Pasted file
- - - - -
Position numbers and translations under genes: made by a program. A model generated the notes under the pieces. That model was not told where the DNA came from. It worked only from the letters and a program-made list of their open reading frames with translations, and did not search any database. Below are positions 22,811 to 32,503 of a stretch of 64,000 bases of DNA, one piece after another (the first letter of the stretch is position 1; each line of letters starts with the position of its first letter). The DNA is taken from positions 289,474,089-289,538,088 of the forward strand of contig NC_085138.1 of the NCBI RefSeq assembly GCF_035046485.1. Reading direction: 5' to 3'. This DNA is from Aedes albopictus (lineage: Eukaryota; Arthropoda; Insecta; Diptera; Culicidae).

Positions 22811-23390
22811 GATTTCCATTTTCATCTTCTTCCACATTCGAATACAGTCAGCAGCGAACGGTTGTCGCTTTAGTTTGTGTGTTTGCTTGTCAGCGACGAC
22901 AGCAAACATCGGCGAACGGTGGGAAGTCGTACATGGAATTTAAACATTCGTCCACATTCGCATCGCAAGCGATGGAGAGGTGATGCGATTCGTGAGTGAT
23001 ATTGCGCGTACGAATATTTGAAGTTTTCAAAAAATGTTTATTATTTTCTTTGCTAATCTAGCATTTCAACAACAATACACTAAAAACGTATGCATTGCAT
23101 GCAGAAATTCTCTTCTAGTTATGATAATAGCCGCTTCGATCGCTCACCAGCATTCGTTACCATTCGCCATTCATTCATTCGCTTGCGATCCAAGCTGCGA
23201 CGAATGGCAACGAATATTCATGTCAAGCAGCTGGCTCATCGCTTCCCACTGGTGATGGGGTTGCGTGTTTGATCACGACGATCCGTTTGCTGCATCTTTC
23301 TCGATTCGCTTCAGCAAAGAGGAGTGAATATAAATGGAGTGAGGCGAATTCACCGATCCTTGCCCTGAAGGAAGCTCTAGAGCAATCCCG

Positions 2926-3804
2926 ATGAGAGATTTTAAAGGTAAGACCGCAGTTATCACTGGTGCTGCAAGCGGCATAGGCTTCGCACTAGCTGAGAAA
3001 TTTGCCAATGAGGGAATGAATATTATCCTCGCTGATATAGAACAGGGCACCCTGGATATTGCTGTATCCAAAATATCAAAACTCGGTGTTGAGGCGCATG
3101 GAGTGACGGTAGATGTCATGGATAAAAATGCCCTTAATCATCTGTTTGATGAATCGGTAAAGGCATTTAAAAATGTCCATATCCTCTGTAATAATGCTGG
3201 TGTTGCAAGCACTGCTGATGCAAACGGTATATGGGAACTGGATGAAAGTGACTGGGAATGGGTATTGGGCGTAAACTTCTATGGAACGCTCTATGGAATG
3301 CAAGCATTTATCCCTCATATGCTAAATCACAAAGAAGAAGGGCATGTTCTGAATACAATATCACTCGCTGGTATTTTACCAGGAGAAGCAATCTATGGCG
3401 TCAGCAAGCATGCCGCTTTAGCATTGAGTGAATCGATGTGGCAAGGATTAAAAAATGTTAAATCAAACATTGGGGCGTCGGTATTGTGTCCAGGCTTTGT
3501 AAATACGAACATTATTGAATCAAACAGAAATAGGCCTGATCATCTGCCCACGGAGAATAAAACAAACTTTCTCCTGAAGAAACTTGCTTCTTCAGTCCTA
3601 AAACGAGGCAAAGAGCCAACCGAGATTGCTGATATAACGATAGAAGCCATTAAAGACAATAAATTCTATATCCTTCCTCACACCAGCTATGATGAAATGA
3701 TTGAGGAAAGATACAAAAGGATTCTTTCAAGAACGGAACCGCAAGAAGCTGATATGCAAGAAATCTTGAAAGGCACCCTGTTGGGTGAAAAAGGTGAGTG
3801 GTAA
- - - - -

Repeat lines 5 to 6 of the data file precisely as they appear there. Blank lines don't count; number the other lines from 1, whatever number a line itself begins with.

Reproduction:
23001 ATTGCGCGTACGAATATTTGAAGTTTTCAAAAAATGTTTATTATTTTCTTTGCTAATCTAGCATTTCAACAACAATACACTAAAAACGTATGCATTGCAT
23101 GCAGAAATTCTCTTCTAGTTATGATAATAGCCGCTTCGATCGCTCACCAGCATTCGTTACCATTCGCCATTCATTCATTCGCTTGCGATCCAAGCTGCGA